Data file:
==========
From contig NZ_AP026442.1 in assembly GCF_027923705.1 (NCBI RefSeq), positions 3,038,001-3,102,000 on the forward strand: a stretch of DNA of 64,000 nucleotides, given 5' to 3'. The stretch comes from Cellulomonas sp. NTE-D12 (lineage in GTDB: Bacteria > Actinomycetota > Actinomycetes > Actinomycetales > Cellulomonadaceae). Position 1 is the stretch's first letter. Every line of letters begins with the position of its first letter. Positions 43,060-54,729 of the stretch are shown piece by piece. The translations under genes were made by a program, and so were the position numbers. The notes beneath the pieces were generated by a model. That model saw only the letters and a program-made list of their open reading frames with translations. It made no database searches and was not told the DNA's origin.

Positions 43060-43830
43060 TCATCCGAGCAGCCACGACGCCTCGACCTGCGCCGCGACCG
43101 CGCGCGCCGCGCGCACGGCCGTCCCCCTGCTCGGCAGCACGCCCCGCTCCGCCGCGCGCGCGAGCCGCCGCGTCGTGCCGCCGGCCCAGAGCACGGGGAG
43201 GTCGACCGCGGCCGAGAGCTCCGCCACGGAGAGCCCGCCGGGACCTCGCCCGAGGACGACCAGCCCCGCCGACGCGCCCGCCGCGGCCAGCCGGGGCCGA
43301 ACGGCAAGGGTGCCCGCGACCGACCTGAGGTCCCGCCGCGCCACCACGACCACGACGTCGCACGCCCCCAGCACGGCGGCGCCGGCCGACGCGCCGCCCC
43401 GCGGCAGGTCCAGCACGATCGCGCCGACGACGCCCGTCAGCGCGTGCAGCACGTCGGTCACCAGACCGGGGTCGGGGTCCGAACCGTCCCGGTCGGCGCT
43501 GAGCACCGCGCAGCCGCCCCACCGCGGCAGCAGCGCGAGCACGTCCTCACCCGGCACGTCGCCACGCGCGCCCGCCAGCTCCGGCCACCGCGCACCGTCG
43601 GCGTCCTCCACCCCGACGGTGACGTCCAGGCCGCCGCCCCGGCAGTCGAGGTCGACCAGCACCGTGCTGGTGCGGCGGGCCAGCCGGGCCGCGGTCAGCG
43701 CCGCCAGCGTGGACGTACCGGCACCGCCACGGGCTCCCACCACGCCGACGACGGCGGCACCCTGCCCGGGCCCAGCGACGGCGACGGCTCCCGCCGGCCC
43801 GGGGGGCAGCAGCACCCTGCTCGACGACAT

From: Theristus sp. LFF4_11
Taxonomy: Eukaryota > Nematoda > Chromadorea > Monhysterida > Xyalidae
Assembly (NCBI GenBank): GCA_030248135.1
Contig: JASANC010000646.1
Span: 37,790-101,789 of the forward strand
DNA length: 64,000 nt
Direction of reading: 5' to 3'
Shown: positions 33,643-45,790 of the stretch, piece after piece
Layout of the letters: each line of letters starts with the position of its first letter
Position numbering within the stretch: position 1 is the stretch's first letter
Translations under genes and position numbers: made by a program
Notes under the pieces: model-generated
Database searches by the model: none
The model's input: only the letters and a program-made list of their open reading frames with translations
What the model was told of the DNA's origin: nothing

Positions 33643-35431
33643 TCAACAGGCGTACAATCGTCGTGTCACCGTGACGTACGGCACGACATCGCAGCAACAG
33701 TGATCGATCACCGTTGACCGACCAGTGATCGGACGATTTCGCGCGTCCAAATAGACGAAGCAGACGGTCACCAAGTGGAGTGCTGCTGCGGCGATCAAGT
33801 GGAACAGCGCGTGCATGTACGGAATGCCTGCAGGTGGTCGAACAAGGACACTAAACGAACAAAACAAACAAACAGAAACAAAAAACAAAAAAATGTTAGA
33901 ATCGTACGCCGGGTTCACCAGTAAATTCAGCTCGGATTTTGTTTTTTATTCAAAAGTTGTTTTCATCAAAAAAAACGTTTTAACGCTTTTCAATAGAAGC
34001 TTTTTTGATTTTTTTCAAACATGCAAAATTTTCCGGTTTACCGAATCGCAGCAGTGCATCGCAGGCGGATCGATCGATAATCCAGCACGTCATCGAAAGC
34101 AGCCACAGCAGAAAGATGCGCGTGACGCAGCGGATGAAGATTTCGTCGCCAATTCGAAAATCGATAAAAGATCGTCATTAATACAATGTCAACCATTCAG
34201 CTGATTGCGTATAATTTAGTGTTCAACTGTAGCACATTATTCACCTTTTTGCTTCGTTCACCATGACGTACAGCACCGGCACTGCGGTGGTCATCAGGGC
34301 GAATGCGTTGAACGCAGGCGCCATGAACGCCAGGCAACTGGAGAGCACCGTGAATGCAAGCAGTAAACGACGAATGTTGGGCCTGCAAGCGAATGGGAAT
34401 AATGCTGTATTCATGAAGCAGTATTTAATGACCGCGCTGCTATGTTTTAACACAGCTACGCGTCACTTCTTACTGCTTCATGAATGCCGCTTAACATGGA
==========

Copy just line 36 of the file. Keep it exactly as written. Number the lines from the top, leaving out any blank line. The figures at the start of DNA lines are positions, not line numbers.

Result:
34401 AATGCTGTATTCATGAAGCAGTATTTAATGACCGCGCTGCTATGTTTTAACACAGCTACGCGTCACTTCTTACTGCTTCATGAATGCCGCTTAACATGGA